HBO's The Last Of Us Captures One Of The Smallest But Most Important Moments From The Game

"The Last of Us" has been something of a case study in how to adapt a story from another medium. Showrunners Craig Mazin and Neil Druckmann have found the sweet spot between what works in a video game and what works as a more passive viewer, alternating between line-by-line reproductions of game dialogue and big changes.

Miraculously enough, based on what I've seen on social media, the usually incredibly demanding fanbase of the video game think that for the most part the big changes are for the better. To say I'm surprised by that is an understatement because the reputation of most fan bases these days is not exactly all puppy dogs and rose petals. If you deviate from the source material of a book, graphic novel, or video game in an adaptation, usually that results in petitions and review bombing, but "The Last of Us" has (mostly) skirted that. 

Perhaps that's because Druckmann is so involved in HBO's retelling of this game, and it's difficult to say "they screwed up the story" when the guy who actually wrote and executed the story they loved is the one making the calls on the adaptation. 

Or maybe it's because Mazin is a superfan of the game, and with Druckmann as its creator making sure they stick to what ain't broke, those key moments become enough to get the hardest of the hardcore fans to embrace the omissions and differences, and maybe even call the changes better than what the game gave us.

Two simple words

I've played through "The Last of Us" campaign four times now, so I can count myself as a big fan of how the original narrative unfolded, but the last thing I wanted the show to be was just a live-action recreation of what came before, so I've been delighted at the new characters, expanded backstories, and differences in perspective the HBO show has given us.

Still, even for me, there are emotional moments in the game that hit so well that I find myself crossing my fingers that they'll make it into the show. A big one happened in this recent episode, and it wasn't a huge set piece or crazy mushroom zombie scare scene. No, what I was keeping an ear out for was two simple words: "baby girl."

Druckmann has said from the beginning that ultimately "The Last of Us" is about love, and those two words come to symbolize love for the character of Joel Miller. 

Joel in the video game and Joel in the HBO series are very similar. The character is a bit harder in the game, but both have the same natural inclination to protect themselves by building brick walls around their emotions. Joel and Ellie's relationship is so amazing because despite neither one of them want to open up to the other, but they just can't help themselves.

Tough characters finally let their guards down

In the prologue, we see Joel lose his daughter the night the world went to s**t. As he cradles her, he calls her "baby girl" over and over again. When I heard Pedro Pascal use the same term of endearment in the first episode of the HBO show, I was certain it would come back later — and I was right.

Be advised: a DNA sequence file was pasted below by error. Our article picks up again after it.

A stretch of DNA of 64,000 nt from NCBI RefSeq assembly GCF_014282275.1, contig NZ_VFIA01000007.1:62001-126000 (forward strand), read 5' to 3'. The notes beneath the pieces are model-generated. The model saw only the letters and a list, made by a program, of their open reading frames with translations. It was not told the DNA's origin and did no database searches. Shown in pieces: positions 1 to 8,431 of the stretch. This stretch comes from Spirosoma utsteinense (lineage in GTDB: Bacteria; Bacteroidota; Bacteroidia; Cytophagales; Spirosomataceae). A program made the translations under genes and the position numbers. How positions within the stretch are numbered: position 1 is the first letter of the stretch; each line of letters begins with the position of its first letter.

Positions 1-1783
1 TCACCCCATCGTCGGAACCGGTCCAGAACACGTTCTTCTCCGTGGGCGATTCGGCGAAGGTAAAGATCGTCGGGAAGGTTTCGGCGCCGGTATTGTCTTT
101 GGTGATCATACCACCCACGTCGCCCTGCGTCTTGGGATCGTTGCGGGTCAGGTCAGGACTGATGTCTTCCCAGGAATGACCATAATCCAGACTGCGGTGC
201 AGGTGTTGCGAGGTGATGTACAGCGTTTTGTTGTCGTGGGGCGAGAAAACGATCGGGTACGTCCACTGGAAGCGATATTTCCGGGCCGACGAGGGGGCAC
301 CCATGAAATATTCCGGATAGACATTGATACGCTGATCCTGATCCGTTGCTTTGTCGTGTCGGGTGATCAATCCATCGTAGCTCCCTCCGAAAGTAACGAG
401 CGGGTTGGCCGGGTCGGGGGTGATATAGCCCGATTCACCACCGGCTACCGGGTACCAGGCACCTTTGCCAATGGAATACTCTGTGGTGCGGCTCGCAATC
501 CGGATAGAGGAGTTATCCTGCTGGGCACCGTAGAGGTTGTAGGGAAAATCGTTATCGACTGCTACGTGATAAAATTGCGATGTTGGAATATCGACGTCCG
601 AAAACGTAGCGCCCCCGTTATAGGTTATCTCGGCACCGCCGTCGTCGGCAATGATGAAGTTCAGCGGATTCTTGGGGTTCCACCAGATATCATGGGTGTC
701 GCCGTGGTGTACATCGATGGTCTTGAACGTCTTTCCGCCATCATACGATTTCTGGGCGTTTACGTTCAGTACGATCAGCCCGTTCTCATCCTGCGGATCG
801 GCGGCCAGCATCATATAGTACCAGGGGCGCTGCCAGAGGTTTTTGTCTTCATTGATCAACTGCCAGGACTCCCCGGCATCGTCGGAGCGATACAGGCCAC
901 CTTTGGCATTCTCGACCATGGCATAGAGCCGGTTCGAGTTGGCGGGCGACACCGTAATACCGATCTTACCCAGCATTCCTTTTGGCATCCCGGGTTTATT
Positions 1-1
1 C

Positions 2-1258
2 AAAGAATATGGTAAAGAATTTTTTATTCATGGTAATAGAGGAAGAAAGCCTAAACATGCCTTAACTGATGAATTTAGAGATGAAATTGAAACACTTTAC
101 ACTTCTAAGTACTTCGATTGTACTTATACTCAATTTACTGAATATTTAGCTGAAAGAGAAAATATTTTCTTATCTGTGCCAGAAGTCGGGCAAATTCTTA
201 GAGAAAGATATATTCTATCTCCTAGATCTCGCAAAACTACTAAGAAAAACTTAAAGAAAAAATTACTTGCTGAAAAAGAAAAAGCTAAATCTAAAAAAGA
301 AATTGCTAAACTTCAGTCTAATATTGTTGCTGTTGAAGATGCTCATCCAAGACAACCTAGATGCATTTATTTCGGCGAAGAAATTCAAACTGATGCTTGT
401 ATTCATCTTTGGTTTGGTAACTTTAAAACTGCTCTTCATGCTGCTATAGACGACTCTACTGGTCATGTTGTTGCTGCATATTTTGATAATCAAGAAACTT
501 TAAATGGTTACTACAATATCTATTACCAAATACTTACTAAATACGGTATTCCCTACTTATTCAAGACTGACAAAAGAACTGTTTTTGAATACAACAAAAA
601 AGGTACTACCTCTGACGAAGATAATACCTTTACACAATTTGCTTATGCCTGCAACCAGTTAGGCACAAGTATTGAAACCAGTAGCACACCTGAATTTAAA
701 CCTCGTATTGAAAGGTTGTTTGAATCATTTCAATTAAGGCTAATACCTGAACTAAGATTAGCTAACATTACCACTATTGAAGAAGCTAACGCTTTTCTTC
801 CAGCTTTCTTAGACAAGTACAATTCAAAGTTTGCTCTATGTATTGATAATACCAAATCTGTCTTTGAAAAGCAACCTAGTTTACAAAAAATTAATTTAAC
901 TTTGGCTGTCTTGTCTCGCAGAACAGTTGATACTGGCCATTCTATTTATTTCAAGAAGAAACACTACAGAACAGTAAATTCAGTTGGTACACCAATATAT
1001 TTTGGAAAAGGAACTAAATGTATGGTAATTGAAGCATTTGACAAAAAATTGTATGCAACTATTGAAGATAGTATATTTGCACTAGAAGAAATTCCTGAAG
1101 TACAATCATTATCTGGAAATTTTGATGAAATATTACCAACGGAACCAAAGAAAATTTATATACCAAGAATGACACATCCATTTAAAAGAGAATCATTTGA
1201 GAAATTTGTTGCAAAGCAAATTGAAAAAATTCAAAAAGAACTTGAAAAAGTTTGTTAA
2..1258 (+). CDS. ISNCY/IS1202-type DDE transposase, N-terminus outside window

Both in the game and the show, the storytellers use "baby girl" to signify a huge change in this character. Even in the show, where Joel is softer and lets his emotions come out a bit more (there's no moment in the game that has Joel so nakedly admitting his own fears as the scene in episode 6 where he begs his brother, Tommy, to take Ellie because he's so scared he's going to fail her), he's still a character that is doing all he can to keep this girl at arm's length.

He knows he's in danger of caring for Ellie in the same way he cared for his daughter, Sarah, and over the course of eightish hours, he's slowly dropped wall after wall until there's just one remaining. That final wall falls in this episode when he reunites with Ellie, who just went through a crazy traumatic experience, and without thinking, he comforts her and calls her "baby girl." 

Love will abide

This is the moment that Joel lets go and becomes Ellie's surrogate father. "Baby girl," whether subconsciously or knowingly said, means he sees Ellie as his daughter now. 

For her part, Ellie's been on the surrogate dad thing for a while now. She let that be known in no uncertain terms in her reaction to Joel trying to pass her off to Tommy. She trusts Joel. She feels safe with Joel. She never knew her parents and has no one in a position of authority over her ever live up to this hardass who is escorting her across the country.

Druckmann says "The Last of Us" is about love, but I'll go one further. It's about a very specific love. It's about the love that exists between Joel Miller and Ellie Williams. The events of the two "Last of Us" games we've gotten have made that explicit. That love is a double edged sword. Both have done and will do horrible, cruel and unforgivable things in the name of that love. But it's also pure and beautiful in its own way. Just like love in real life. 

Perhaps the reason why fans haven't lost their minds over the changes made in the HBO adaptation is because they recognize that this theme of love is being served and that all other details just don't matter as much as long as they get that one thing right. And with Pascal embracing Bella Ramsey and calling her "baby girl" just when she needs it the most, I think it's safe to say they got that one thing right.